• Marko Martelli

      Fantastic challenge! You certainly picked a text worth memorizing. That’s 7,446 words and absolutely doable if you don’t rush it.
      Please let us know, in a week or two, how it works out for you!


      P.S. Here the link to this epic text:
      The Enchiridion — By Epictetus

  1. William

    Great article. Are you suggesting when one first starts just to memorise 1 sentence per day? And build one’s stamina from there?

    • Marko Martelli

      Yes, exactly. Take small steps and you’ll be surprised how easy it is to memorize a couple of thousand words.

  2. James Douglas

    Thank you for posting. i have been using this method for months now, and its really helped me for my biology exams. i can recall all the 100 pages of my biology textbook almost perfectly. However, i have other exams to worry about as well, and recalling my textbook takes up a lot of my time. i was wondering whether i have to recall on a weekly basis rather than a daily basis. i just want to make sure, as i don’t want to lose all the knowledge i have gained over the past couple of months.
    Thank you in advance

    • Marko Martelli

      Glad to get such great feedback from your personal experience of this method!

      A truly rewarding experience isn’t it?

      If you don’t want to spend that much time with your daily recall session, try splitting up the content in half first. Do one half on one day, the other the next day.
      When, after ten to fourteen days, you’re still very confident with your memorized material, break it down into thirds. Keep splitting up the material until you feel it’s getting harder for you to remember. As soon as this happens, go back one step for some time to get more familiar with the your content by, for example, visualizing it and/or writing it down by hand.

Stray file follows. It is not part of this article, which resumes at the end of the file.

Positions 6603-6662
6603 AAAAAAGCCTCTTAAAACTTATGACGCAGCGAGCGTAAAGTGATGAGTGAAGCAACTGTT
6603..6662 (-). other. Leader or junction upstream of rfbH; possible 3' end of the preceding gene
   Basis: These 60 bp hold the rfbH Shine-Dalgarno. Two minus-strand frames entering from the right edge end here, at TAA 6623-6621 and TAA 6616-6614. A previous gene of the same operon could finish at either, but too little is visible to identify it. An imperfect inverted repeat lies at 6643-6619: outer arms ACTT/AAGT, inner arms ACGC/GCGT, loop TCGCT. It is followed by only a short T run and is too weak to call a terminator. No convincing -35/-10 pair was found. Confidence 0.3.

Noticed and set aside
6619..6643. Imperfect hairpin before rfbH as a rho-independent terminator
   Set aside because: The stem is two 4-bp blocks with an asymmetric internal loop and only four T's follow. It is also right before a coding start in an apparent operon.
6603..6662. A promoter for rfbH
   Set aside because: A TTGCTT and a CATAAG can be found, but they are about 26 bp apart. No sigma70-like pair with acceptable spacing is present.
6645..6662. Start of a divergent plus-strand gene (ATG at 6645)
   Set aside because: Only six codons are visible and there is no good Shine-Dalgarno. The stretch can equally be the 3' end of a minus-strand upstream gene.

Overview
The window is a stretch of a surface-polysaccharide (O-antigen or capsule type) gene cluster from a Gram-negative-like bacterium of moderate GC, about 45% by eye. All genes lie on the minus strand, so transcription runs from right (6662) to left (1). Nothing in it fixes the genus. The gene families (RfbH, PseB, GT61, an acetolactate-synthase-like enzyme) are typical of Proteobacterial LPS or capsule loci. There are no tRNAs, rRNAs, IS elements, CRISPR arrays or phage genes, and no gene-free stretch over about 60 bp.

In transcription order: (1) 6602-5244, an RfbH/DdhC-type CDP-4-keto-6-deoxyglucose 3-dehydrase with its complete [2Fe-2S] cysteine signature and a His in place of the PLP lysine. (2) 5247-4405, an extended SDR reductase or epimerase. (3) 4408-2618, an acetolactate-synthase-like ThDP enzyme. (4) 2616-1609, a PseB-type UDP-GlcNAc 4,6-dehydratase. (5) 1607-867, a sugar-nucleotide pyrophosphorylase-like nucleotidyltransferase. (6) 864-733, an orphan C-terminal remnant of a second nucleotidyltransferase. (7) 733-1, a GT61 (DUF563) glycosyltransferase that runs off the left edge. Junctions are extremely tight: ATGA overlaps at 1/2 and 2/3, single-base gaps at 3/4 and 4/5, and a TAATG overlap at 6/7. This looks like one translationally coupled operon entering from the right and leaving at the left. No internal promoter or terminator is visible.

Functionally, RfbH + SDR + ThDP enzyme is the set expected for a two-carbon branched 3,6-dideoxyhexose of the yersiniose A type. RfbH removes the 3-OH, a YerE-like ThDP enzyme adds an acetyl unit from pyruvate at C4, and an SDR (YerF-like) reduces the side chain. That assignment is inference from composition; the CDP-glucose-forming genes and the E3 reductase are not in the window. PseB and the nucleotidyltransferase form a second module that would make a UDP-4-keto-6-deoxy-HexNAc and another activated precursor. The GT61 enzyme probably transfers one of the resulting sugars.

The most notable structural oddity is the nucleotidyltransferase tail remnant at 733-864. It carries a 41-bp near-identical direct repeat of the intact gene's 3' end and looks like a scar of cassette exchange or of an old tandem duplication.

3. Brandon Cole

    Hey there!

    I appreciate this post that you’ve written. I think that this is the method that I’ll employ.

    I’ve decided to memorize The Book of Mormon: Another Testament of Jesus Christ. However, since this is actually a compilation of books, I’ll have to tackle it book-by-book, rather than the whole thing. I think that I may start with the smallest book and go from there (or I may start with the introduction).

    Thank you!

    • Marko Martelli

      Hey Brandon,

      Great, you’ll see, this is a tremendously enriching experience!
      I’d love to hear from you again in a few weeks just to know how it’s working out for you.


  4. Cristian Vasile Mocanu

    Thanks for sharing.
    It’s actually very similar to what is described in “An approach to Extended Memorization of Scripture” by Dr. Andrew Davis.

    Is there any way to use Anki to keep track of the reviews?

    Let’s say you have a lot of disparate things that you want to memorize. After a while, some will have to be repeated daily, other weekly, other monthly, etc. depending on the “newness” of the information.

    Is there a way to have Anki take care of scheduling the reviews?
    If not, what else would you suggest?

    Thanks again.


    • Marko Martelli

      Dear Cristian,

      Thank you for your comment.

      Yes, there is a way you can use Anki to schedule reviews for text memorization (or memorization of anything you want to store permanently).

      Here’s how I like to use Anki:

      Divide your text or information into digestible chunks (pages, paragraphs, …) and decide for a memory trigger from the first part of this chunk.
      Then, for example, add to Anki: (Text from Og Mandino’s scrolls)

      Front of card trigger: “New life”
      Back of card: “Today I begin a new life. Today I shed my old skin, which hath, too long, …” => Here you paste the whole chunk you’ve selected.

      If you have a hard time remembering particular parts, I suggest you add additional cards for the same information using the Anki “cloze” function to create text-blanks.


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